So every one could skill their character to their needs. And if at any time you discover some weaknesses, you can learn the neccessary skills. If you’re a soloer, you will see that you are somewhat balanced between damage, tanke and healing. If you later join a guild, and they are short of healers, you can advance healing skills to give your group the needed support.

    You simply cannot gimp your character and you don’t have to reroll if you have chosen the wrong class for your personal style of gameplay – because there is no class at all.

    While such a system might be most flexible and interesting, ist comes with the penalty of being somewhat complex in the beginning and the average Player might have to learn much more as with class based systems.

    But after I played EVE Online for almost two years I really like class- and level-less systems.

  7. AO has lots of… different ways it works. If you’re a Doc, you have DoTs, fast-casting uber heals, perks that you can pop to augment heals, HoTs, and they have mob slows. Docs can be high-end soloers – one infamous Doc has a tale of soloing one of the mobs from the high-end raid zone in Pandemonium… only took him an hour and a half.

    Now throw in Adventurers to the mix. They have high evades with the right perks, they have self heals, slower-casting high heals, perk heals, absorb shields, fast damage… lots of tricks.

    Then comes MA and Shades. They are capable of evading attacks primarily, as well as have different ways of healing themselves (MAs have heals, Shades of lifetaps).

    And it goes on and on from there. Keepers have soloed Mercs raid mobs before, etc. etc. It’s a mess, actually. However, the game’s been borked time after time, which is why these things can happen.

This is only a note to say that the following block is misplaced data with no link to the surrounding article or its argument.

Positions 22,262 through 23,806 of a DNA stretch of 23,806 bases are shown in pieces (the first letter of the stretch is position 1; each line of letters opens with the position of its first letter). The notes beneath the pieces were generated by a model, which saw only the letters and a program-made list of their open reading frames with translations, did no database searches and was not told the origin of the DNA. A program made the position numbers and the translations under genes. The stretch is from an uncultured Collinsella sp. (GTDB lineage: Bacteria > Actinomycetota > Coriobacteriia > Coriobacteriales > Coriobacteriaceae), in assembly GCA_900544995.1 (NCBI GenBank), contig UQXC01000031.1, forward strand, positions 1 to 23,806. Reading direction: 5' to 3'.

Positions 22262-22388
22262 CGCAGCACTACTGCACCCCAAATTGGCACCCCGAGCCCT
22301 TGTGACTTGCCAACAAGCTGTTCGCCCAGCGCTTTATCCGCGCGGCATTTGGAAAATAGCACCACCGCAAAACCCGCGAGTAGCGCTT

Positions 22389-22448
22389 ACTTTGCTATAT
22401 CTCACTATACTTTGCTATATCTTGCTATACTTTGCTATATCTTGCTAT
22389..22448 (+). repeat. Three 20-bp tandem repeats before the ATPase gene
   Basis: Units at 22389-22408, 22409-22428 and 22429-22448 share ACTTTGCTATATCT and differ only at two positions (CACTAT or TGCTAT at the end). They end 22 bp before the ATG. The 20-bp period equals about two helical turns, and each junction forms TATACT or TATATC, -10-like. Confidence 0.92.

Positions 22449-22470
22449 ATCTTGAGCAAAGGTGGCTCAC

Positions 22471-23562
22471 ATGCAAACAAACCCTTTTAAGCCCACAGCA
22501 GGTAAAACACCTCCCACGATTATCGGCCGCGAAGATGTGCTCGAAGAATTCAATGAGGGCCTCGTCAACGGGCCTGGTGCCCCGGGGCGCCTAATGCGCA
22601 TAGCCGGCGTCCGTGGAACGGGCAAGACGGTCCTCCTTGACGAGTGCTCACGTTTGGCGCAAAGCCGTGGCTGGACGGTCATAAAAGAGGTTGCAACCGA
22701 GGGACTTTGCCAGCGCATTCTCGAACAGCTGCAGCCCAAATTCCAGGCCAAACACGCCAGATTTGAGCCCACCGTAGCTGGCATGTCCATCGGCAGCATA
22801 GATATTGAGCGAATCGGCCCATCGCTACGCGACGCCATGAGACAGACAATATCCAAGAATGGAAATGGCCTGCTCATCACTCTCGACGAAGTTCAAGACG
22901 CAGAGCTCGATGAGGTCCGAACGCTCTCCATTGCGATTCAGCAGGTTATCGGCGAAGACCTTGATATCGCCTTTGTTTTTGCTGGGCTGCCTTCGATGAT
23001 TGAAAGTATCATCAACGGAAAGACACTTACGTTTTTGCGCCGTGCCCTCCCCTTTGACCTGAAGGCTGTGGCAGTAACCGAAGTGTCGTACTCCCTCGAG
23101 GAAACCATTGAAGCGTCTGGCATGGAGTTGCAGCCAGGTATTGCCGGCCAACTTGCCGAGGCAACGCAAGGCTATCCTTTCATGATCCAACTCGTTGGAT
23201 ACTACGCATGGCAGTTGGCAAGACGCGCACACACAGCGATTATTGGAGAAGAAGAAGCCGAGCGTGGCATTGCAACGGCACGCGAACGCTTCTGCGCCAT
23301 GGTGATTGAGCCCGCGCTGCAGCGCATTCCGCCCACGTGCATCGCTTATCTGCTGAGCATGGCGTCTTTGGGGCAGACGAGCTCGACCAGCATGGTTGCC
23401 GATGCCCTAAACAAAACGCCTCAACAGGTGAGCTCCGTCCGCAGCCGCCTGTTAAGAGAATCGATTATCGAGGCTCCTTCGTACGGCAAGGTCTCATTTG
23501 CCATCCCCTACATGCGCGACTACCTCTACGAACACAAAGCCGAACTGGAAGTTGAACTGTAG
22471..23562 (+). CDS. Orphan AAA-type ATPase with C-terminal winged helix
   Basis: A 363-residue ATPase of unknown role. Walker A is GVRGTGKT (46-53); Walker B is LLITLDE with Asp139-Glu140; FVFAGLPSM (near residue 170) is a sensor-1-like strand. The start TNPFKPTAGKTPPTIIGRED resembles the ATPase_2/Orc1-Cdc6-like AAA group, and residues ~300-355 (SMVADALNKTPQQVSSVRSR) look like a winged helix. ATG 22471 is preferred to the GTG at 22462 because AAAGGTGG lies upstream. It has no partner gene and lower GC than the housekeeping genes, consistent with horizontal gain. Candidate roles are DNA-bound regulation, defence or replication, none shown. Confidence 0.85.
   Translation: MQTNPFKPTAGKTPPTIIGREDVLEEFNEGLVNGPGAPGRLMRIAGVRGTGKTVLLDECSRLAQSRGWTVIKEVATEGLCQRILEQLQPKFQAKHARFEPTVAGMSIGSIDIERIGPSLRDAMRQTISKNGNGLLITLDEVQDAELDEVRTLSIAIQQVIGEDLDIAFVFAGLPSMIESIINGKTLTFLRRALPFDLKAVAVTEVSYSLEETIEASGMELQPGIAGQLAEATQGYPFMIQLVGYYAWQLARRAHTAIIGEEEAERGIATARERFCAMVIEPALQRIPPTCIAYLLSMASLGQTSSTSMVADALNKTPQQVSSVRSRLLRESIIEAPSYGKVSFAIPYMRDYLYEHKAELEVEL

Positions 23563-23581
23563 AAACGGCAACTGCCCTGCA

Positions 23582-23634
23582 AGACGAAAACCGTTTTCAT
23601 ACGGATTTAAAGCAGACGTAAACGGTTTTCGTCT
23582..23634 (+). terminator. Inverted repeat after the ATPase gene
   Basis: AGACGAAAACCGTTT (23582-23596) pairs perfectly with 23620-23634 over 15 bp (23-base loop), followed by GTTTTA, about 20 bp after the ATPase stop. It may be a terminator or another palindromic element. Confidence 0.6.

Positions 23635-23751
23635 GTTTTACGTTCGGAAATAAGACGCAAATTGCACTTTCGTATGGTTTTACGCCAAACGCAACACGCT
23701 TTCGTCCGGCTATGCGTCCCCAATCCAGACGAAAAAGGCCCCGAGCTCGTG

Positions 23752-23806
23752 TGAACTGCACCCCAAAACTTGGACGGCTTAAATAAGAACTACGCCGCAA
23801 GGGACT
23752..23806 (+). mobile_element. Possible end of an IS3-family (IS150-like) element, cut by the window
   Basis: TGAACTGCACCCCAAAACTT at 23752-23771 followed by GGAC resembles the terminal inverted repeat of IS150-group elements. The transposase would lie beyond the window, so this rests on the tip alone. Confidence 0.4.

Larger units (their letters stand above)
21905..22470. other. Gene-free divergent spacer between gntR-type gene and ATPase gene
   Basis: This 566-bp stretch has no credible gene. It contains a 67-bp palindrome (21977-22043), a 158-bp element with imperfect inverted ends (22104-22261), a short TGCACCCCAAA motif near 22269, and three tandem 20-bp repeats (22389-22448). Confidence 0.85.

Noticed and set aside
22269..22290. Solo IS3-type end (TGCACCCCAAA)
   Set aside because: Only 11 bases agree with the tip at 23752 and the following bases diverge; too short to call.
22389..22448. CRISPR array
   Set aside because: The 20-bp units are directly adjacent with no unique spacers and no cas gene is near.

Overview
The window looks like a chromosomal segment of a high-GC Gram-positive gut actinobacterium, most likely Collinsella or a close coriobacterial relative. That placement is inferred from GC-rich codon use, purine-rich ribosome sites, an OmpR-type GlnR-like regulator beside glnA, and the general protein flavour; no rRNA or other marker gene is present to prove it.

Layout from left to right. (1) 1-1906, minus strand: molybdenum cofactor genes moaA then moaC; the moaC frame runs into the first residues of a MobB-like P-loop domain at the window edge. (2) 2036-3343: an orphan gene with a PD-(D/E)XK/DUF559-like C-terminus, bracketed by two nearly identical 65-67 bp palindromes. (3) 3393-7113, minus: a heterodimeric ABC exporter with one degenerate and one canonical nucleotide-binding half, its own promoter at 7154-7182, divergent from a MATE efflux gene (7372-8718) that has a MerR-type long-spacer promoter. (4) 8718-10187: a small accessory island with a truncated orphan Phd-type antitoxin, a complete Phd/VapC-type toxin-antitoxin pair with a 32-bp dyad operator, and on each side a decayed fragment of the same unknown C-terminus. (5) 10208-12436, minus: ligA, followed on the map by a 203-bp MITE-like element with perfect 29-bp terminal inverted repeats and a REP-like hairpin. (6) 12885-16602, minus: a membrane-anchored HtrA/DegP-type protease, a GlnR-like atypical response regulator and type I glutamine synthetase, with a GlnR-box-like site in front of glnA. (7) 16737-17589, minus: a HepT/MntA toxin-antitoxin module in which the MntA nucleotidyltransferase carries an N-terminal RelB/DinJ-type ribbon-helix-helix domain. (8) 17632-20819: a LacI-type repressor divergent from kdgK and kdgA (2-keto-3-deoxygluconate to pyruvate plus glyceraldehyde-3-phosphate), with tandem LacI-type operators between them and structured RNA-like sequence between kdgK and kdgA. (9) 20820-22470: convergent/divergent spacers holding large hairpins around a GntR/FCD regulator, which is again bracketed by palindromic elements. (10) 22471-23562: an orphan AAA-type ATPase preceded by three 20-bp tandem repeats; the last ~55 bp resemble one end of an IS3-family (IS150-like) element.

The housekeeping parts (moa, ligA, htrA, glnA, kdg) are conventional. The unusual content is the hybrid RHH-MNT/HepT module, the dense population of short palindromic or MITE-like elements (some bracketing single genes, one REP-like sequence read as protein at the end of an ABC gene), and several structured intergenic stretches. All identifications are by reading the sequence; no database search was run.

Like everything else, it depends on the luck of the draw. Rand is right when he says you’ll need a healer – because eventually you will. However, at the end of the day, some high-end items can be soloed. *shrug* Some people like it, others bitch endlessly and call this class or that one the “dev’s favorite class.” We all play MMOs here, we know the whining game.

  8. “Like everything else, it depends on the luck of the draw. Rand is right when he says you’ll need a healer – because eventually you will. However, at the end of the day, some high-end items can be soloed. *shrug* Some people like it, others bitch endlessly and call this class or that one the “dev’s favorite class.” We all play MMOs here, we know the whining game. ”

    AO simply put the heals are too powerful in solo play. If you are a healer in the end game you can solo most of the non raid stuff. it may take a long time to do so but you CAN do it.

    but conversely those same heals can be not enough for raid instances.

    Funcom instead of trying to fix anything just keeps adding mobs based on their already broken system.

    I don’t think they have a “favorite” class I just think Funcom doesn’t want to spend the time and money to fix the game when they are trying to push Age of Conan so hard. They realize AO is a dying game. Which is a pure shame as it is one of the few non fantasy MMO’s out there (Eve is out there but it has it’s own issues which I won’t go in to here).

  9. I agree, healers need new tricks. Maybe there could be multiple types of damage, more status ailments, tradeoffs in which healing spell you use (do you cure the poison or heal up the hitpoints knowing that the next attack could be a big one). Alternatively maybe a healing class could need to do damage in order to heal. Basically, as you say, we need to step away from the numerical health bar and try some alternatives.

    This was my problem with EQ2, the healing was just too damn easy. There was a reactive heal that I could cast once every 30-40 seconds and I never had to worry. It was rediculous, and incredibly mind numbing and tedious.

  10. Of course, shadow priests can heal, but their version doesn’t make them so much a ‘healing class’ as a ‘person who’s there.’ Vampiric Embrace, sure, it heals everyone for all shadow damage done, but that’s not quick pinch ZOMG FLASH HEAL; essentially, you’re just along for the ride.